Left - Katya Shevtsov and cast. Photo - Thomas Greene
I’m one of those nosey people who loves to slow down when driving along a suburban street at night, to try and get a glimpse through parted curtains or half drawn blinds, to get that sudden snapshot of another person’s life. That’s not nosey, my significant other tells me, just a writer’s curiosity. It feels nosey, but still I lean forward, forehead pressed to the glass, circles of breath threatening to obscure my view.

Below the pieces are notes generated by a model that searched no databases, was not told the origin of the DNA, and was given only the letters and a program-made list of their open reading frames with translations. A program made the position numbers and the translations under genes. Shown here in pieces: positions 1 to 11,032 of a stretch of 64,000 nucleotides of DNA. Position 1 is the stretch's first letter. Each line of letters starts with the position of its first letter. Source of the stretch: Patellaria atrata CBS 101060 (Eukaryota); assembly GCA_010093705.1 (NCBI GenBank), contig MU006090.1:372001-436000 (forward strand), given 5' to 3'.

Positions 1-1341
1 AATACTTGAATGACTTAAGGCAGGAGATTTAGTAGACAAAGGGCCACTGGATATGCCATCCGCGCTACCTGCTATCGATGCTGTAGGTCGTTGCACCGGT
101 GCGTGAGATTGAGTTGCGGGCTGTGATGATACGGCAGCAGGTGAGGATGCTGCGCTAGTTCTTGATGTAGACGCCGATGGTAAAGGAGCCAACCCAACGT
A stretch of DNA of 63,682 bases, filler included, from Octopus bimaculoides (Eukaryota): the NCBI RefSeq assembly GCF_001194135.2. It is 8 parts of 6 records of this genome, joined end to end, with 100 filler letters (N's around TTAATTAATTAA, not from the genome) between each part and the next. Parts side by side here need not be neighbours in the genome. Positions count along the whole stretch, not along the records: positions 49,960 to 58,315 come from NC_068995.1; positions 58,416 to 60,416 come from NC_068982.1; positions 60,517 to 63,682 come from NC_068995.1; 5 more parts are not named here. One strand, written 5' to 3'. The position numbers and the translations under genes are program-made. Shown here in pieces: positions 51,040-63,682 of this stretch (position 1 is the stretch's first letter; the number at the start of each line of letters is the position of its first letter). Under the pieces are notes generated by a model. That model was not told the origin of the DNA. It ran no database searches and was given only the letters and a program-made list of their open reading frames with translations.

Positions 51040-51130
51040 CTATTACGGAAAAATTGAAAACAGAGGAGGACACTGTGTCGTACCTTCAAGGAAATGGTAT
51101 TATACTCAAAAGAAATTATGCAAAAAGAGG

Presence is a voyeur’s delight. Instead of glass against your forehead, this is an invitation to witness a slice of other peoples’ lives. And much of the intrigue comes from what is absent rather than what is really there. This is truly a joy for the car-trip voyeur: the chance for the imagination to fill in the spaces that the blinds and doors and walls block from view.
Presence, written by Patrick van der Werf, is an Australian fable that explores isolation, alienation, and the presence of the other that helps us define who we are. The script won the 2002 Griffin Award (National award for an outstanding unpublished and unproduced script), and the Taffy Davis Memorial Award for Best New Play.